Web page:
1. Morocco, 1967
My first big journey was when I was four, to Morocco, where I lived until I was six, and wrote about [in Hideous Kinky]. For the rest of my childhood I felt I had a secret, exotic, colorful Moroccan life inside me that nobody else in gray, rainy England understood. It affected me in another way: I spoke a muddle of English, French and Arabic, but couldn’t write until I was 10. I thought that stories and tales I’d heard in Morocco were more magical than putting letters in a certain order. I think they politely called me “vague”.
2. New York, 1979
When I was 16 I went to visit an American friend who lived in New York for Christmas. I couldn’t believe there was a city like it. They were a wonderful arty Jewish family on the Upper East Side; for Christmas morning we went to a diner for pancakes. It seemed so exotic. I took my sister Susie once, when our plane made an emergency landing; we ended up at a place called The Happy Donut. We still talk about it.
3. Italy, 1980
I’d just spent a year in London, at 17, getting to know my dad [the painter Lucian Freud], as I’d never lived in the same city before, and he invited me to go to Italy by train. We spent two weeks together, which was so precious. In Florence, he was wonderfully playful and badly behaved. Then there was the unbelievable beauty of Italy. And I fell in love. So it was a blissful adventure
4. India, 1984
In my early twenties, with tips I’d made from waitressing in a pizza restaurant, I went to India for three months with a friend and her father. We were naive and ill-prepared, so it was terrifying. My friend’s father was appalled by the rats and beggars; to him we’d entered a Bruegel painting of hell. It got better when we went south to Kerala and Kochi beach, which was paradise, and Jaipur and Rajasthan, where we had a magical time. I’ve been back often; it’s become an important part of my life.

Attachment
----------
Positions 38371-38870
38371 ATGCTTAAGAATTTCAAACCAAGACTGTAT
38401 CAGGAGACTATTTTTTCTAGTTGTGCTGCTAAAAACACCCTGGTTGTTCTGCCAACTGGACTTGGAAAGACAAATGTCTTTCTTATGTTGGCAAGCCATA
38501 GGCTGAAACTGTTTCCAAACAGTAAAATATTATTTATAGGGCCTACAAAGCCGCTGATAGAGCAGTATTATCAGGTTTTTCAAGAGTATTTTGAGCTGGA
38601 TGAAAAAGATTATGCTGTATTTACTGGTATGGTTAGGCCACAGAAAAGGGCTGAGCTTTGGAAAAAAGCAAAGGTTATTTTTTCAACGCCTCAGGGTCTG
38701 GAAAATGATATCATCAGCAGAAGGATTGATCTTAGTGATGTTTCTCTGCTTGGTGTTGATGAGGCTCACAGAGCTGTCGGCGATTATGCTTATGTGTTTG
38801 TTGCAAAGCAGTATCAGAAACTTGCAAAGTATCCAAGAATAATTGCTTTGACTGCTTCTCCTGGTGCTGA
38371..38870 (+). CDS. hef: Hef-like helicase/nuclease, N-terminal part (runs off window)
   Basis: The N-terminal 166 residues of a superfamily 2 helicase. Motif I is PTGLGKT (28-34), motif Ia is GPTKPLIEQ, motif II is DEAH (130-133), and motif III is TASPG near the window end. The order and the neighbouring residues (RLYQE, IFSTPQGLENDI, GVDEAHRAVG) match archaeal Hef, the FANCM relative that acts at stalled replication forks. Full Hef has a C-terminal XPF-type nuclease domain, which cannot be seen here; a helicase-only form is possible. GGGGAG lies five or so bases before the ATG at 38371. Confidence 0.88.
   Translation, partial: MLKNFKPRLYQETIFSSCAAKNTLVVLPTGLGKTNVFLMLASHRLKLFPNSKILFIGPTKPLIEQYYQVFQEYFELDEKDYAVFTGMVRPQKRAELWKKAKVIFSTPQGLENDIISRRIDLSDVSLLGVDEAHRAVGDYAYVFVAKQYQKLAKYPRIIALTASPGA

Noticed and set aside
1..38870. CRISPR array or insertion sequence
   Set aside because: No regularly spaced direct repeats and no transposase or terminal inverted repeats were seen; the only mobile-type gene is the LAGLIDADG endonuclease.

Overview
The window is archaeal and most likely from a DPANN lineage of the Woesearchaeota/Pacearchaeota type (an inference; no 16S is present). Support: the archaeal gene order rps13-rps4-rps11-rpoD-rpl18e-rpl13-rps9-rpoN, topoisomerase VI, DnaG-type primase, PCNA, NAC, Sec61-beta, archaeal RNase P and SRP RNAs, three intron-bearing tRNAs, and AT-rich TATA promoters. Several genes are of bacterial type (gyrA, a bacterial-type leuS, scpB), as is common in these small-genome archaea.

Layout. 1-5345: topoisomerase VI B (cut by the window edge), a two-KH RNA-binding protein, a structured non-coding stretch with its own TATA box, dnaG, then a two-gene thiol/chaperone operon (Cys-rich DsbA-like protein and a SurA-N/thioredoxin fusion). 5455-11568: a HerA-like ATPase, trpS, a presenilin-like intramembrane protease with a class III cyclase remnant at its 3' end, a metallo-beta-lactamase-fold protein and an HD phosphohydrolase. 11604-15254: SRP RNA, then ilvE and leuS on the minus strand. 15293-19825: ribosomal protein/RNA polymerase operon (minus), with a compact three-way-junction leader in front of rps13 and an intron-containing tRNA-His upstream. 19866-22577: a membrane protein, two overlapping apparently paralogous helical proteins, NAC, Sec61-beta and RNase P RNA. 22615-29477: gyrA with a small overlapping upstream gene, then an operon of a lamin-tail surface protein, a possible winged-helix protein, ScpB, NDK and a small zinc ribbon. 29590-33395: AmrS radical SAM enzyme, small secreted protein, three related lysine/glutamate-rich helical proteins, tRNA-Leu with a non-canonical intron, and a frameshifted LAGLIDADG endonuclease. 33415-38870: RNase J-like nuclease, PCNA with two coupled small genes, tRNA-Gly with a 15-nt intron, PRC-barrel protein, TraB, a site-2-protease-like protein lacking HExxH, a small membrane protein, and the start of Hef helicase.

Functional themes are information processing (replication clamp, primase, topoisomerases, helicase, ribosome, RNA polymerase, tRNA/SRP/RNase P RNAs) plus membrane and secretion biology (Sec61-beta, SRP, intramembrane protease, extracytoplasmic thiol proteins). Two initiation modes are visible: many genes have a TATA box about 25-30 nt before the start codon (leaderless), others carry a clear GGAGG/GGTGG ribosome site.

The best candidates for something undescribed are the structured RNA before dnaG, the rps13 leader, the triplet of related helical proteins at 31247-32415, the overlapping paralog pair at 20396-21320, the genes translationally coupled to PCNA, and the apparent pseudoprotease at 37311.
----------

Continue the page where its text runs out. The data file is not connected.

5. Suffolk, England, 1985
Because I missed the English countryside, my father suggested I rented an old family cottage by the sea. Often seaside towns are barren, and the countryside overly cute, but Walberswick is so gentle that I immediately felt I belonged. The house was cold and bare, with terribly uncomfortable beds. But my architect grandfather lived there after they left Germany, and he renovated many of the houses in the village, so even now it feels like part of who I am.
6. South Africa, 1995
Three months after our son was born, my husband [actor David Morrissey] got a job in a tiny town called Upington, several hours from Johannesburg, in the desert, and persuaded me to come with Albie. It was dismal; really lonely and dreadful. But the director’s wife had a small child too, and she and her friends, and now their children, have become my most important of friends.
7. Germany, 2000
I knew, for my book The Sea House, that I needed to go back to a house in Hiddensee, off the Baltic coast, where my grandparents had taken my father and his brothers for their summer holidays. It was lovely: a sandy flat island with a lovely cold sea, beautiful old houses and bicycles, but no cars. A fishing family who remembered my grandfather invited me in, and cooked me eels: oily and pretty disgusting.
Esther Freud's latest novel, Mr Mac and Me, set in Walberswick, is published by Bloomsbury